Ashutosh Mookerjee, J.
1. This is an appeal by the first two defendants in a suit instituted by the plaintiffs for a declaration that a wakf executed by the late Mahomed Elahi Buksh Sarkar on the 31st January 1915 is valid, that the first plaintiff is the duly appointed mutwalli thereof and that no title accrued to the seventh defendant under the conveyance executed in his favour by the first six defendants on the 11th April, 1916. The defendants resisted the claim upon every conceivable ground; the chief objections are indicated in the following three issues:
6. Was Elahi Buksh Sarkar at the date of execution of the wakfnama suffering from death-illness? Was he physically and mentally incapable of executing the wakfnama when it is alleged to have been executed? Did Elahi Buksh Sarkar execute the wakfnama, if at all, with his free consent and with that of his hem?
7. Did Elahi Buksh Sarkar belong to Shafi sect of Muhammadan? If so, is the alleged wakf valid?
8. Is the wakfnama propounded by the plaintiff genuine and legally valid?
2. The Subordinate Judge has found in favour of the plaintiffs upon all the points in controversy and has decreed the suit. Upon the present appeal, his decree has been challenged substantially on four grounds, namely, first that the wakf as is indicated by its terms was illusory and inoperative in law, secondly, that the wakf was invalid because the settlor was at the time heavily involved in debts and the properties dedicated were tinder mortgage; thirdly, that the wakf was invalid, as possession of the properties dedicated was not transferred to the mutwalli during the lifetime of the settlor; and fourthly, that the wakf in excess of a third share was invalid, as it was executed when the settlor was suffering from marz-ul-maut or death-illness and without the consent of his heirs.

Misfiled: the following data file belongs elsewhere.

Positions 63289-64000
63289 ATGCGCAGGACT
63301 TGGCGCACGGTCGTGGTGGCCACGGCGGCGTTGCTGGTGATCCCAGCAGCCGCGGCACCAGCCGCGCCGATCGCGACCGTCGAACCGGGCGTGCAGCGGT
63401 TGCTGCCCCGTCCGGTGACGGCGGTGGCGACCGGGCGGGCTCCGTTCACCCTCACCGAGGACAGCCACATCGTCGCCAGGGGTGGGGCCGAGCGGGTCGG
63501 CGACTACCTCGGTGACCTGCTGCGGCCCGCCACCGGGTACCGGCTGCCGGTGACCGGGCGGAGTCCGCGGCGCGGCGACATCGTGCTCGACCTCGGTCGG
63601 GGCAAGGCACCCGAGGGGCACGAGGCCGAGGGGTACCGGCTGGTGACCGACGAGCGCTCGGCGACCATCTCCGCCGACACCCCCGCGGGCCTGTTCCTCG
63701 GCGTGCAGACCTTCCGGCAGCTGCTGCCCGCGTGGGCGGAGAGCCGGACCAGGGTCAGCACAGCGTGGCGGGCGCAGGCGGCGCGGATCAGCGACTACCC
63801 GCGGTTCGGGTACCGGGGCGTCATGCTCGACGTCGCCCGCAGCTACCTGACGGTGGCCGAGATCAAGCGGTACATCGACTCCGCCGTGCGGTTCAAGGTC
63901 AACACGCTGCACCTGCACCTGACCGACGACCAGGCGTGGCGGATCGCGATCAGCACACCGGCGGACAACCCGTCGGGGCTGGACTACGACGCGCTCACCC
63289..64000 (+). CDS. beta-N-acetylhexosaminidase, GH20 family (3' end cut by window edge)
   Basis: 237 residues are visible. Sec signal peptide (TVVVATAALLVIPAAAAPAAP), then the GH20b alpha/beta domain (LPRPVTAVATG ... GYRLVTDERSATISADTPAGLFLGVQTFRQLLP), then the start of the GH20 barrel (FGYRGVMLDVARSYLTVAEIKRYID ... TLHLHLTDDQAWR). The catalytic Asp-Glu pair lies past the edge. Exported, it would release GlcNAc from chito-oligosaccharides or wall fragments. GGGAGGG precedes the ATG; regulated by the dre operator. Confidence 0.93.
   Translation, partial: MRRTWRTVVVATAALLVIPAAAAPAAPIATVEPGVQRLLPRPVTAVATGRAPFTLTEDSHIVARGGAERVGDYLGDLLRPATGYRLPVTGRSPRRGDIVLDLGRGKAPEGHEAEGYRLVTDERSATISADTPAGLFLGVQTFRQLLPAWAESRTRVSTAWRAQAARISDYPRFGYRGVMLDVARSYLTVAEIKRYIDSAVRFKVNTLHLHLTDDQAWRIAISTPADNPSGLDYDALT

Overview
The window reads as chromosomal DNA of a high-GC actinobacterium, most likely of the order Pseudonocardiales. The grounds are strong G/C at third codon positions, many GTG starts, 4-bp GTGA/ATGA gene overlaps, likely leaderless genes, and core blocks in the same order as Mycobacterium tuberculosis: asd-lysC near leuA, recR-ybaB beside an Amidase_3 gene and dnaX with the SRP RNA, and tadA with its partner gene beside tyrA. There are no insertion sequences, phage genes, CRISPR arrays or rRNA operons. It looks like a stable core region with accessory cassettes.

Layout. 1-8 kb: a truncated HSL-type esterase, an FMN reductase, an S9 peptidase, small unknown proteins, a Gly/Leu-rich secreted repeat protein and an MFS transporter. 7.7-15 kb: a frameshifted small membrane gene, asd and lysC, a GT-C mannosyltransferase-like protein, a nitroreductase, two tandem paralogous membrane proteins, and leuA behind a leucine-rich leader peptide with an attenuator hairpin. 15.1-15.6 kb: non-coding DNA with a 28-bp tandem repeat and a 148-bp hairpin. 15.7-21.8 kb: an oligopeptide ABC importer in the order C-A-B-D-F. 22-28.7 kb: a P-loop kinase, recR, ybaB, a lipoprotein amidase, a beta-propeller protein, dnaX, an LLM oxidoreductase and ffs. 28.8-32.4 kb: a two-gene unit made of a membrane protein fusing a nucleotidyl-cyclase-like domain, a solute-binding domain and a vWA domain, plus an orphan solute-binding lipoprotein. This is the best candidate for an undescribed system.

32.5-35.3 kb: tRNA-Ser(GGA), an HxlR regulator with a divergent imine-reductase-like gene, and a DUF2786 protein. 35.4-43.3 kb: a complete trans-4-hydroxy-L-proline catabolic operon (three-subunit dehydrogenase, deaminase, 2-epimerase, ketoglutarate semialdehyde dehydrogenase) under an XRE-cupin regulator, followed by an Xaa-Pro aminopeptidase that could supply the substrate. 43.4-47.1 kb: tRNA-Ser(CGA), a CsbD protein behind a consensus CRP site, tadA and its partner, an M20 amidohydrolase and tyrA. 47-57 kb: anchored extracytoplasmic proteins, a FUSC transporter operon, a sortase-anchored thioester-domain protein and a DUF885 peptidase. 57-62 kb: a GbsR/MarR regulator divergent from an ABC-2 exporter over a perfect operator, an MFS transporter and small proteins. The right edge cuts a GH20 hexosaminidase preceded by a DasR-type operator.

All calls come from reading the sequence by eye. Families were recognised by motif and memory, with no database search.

3. As regards the first point, it is plain that the legality of the dedication which, it is not now contested, was in the present case made by a Hanafi Mussalman, must be tested with regard to the provisions of the Mussalman Wakf Validating Act (Act VI of 1913), This Act same into force on the 7th March 1913, and in Sections 3 and 4 provides as follows:
3 It shall be lawful for any person professing the Mussalman faith to create a wakf which in all other respects is in accordance with the provisions of Mussalman Law, for the following among other purposes:
(a) for the maintenance and support wholly or partially of his family, children or descendants, and
(b) where the person creating a wakf is a Hanafi Mussalman, also for his own maintenance and support during his lifetime or for the payment of his debts out of the rents and profits of the property dedicated: